How to build your portfolio as a freelance translator

A writer who wants to rise to the top of his or her craft does well to take the time to not only write well, by the standards of their peers, but also to intimately comprehend the syntax and grammar of their chosen language.

One of the most oft-recommended pathways to marked improvement in an area like freelance translation is to dedicate yourself to intimately learning a second language beside your own mother-tongue. Besides the infinitely rewarding consequences (whether you’re looking for new social connections, a complex intellectual challenge or simply a way to qualify for far-flung international work), it can also act as a doorway to lucrative employment. As with most things, the more work you do, the better you get, the more work you get to do.

Why? Not only are translators rare, but they act in themselves as gateways to new markets. Right now, you’re reading this article in English. While the native audience for the language is huge, an even greater percentage of the literate world has no access to it for a lack of English-language skills. Unlocking that massive percentile can mean a vastly improved gross turnover for any organization with a significantly established interest.

So, if one presumes you’ve got a serious handle on at least two languages and an eye for the written word, how do you go about cultivating a successful career from such a useful skill? Firstly, you build up your portfolio, and you make a name for yourself. Find magazine or newspaper articles and translate them (with all original credit attached, of course), and then post them to a free blog you can set up through online services such as Google’s Blogger and WordPress’ blogging platforms.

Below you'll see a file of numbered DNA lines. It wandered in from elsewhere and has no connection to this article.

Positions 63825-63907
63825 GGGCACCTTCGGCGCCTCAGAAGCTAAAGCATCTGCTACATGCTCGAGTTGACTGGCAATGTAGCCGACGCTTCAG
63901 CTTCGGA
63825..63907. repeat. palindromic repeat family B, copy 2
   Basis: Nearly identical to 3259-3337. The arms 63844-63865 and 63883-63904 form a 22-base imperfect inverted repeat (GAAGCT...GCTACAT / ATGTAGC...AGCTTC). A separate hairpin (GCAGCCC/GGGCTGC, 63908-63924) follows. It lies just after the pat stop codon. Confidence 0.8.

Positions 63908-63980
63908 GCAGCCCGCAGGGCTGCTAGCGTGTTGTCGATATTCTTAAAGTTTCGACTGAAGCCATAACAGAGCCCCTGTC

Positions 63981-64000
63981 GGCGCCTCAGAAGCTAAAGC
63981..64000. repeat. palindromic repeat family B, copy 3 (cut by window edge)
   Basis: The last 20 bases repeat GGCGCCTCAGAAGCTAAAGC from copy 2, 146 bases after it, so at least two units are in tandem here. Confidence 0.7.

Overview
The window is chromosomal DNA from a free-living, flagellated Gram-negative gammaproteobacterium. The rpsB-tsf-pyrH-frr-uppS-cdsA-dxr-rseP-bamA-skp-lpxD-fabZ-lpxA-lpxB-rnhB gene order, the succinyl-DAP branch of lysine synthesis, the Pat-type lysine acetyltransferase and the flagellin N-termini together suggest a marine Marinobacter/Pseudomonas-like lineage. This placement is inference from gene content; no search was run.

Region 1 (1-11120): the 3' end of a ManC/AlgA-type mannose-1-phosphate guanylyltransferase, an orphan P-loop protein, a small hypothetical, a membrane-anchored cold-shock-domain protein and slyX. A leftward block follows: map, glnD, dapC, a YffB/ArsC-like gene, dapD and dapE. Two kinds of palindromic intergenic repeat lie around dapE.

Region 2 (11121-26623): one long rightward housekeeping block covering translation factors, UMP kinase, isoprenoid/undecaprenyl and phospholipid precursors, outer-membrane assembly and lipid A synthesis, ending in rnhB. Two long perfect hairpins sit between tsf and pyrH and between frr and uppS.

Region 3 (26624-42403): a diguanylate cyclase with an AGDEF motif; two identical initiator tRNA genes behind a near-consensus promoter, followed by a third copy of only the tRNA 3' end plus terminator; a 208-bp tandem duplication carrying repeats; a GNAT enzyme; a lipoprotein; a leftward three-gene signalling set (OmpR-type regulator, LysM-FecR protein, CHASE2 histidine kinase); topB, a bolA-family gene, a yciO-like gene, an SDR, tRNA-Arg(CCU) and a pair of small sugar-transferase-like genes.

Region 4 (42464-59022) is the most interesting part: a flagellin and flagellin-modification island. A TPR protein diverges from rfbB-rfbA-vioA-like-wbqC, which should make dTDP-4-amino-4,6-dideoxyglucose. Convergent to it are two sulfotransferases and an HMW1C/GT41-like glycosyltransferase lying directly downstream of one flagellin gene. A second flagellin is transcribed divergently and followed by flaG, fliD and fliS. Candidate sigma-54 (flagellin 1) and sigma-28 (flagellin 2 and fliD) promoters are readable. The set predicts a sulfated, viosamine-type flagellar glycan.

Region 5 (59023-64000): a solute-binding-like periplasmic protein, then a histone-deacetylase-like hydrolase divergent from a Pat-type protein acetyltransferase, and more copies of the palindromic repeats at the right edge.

As a step up, translate book prose from small or local book and magazine publishers, and attempt to get in touch with the appropriate publishers about producing a translated work. Never underestimate the value of pro-bono work. If it comes to that, look for restaurants and businesses that deal or sell using your languages of choice, and offer to provide them with the appropriate alternate signage should they be lacking it, or, alternately, should you find it lacking.

Websites often will accept offers to translate their content into new languages to increase their appeal. Trawling the SourceForge or FreshMeat databases for projects to fan-translate older video games scripts or to produce official translated versions of open-source software can net you with impressive credentials when you look to accept contract work from larger organizations.

Don’t forget to practice technical translation, since we all know how prolific those little user-instruction booklets bundled with your latest microwave or vacuum cleaner are. You know, the ones with the seventeen different sets of translated instructions?

It won’t be unusual to discover your writing skills can be just as in demand as those that power your incredible translation abilities. Always keep your eyes peeled for opportunities to combine the skill-sets of a writer and translator, as one who not only writes the original material but then goes on to translate it!

Translators often have to actively sell their skills to the market through cold calling and constant inquisitiveness regarding any potential need to produce translated material. Always draw the line at begging; but by the same token, don’t be afraid to go in for the hard sell when you think it’s appropriate. Impress with your willingness to seek out work and to prove yourself, and you can often find yourself already in the door.

Written by Brian Scott.

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